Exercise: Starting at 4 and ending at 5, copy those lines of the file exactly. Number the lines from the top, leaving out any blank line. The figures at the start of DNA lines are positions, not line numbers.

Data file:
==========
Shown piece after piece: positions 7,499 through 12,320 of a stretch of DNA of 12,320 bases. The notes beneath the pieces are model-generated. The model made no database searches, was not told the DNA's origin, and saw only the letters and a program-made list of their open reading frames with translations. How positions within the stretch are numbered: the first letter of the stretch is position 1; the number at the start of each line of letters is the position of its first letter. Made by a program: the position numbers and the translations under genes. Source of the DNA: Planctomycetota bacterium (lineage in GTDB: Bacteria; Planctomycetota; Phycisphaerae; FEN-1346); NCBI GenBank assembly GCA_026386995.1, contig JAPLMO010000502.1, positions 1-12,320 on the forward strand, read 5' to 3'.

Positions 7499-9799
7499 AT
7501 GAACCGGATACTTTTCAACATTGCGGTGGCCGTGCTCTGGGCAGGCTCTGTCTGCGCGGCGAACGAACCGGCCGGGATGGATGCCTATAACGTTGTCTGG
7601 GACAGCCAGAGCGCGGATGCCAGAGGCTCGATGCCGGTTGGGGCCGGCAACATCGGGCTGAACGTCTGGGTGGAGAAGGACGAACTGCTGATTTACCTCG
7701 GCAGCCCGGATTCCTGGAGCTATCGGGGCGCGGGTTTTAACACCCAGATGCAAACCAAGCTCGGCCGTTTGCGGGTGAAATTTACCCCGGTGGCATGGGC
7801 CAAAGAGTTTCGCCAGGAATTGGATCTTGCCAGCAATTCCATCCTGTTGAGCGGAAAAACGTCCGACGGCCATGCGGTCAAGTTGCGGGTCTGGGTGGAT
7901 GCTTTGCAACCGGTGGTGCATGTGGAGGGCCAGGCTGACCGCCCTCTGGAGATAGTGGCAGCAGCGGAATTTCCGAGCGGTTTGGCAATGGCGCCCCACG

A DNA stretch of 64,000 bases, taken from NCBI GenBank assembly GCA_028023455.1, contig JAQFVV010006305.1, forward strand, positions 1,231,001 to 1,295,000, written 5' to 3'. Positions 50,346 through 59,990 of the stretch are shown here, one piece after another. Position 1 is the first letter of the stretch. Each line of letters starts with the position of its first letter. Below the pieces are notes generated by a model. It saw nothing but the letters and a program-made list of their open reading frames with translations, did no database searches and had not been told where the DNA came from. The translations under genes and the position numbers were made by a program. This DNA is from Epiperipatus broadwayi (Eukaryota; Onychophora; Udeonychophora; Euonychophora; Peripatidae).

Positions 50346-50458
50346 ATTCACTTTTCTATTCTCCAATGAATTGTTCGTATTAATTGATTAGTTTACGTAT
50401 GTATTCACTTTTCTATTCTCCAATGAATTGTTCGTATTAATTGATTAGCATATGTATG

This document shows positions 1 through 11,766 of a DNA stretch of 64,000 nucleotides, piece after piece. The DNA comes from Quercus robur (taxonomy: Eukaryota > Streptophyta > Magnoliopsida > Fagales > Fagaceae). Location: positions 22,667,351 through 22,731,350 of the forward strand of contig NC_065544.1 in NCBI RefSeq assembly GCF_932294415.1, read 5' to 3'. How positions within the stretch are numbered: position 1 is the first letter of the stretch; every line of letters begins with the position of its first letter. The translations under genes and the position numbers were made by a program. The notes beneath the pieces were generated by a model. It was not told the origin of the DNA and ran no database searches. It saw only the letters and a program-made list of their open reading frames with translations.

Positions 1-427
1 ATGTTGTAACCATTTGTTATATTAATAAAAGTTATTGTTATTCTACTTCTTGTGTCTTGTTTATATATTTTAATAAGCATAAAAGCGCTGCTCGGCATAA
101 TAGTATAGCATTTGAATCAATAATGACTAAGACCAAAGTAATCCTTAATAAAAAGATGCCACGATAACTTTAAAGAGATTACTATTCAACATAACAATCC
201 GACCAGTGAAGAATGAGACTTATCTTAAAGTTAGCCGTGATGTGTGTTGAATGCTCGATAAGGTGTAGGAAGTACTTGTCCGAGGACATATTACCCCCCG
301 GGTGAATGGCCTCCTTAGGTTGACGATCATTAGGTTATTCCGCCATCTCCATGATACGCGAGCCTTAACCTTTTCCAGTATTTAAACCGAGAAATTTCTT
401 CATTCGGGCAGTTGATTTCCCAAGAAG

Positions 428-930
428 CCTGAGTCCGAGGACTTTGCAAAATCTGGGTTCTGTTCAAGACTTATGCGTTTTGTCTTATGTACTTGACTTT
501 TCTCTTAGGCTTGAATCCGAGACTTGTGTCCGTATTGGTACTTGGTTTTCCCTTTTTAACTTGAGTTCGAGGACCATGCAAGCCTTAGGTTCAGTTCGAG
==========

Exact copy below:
7501 GAACCGGATACTTTTCAACATTGCGGTGGCCGTGCTCTGGGCAGGCTCTGTCTGCGCGGCGAACGAACCGGCCGGGATGGATGCCTATAACGTTGTCTGG
7601 GACAGCCAGAGCGCGGATGCCAGAGGCTCGATGCCGGTTGGGGCCGGCAACATCGGGCTGAACGTCTGGGTGGAGAAGGACGAACTGCTGATTTACCTCG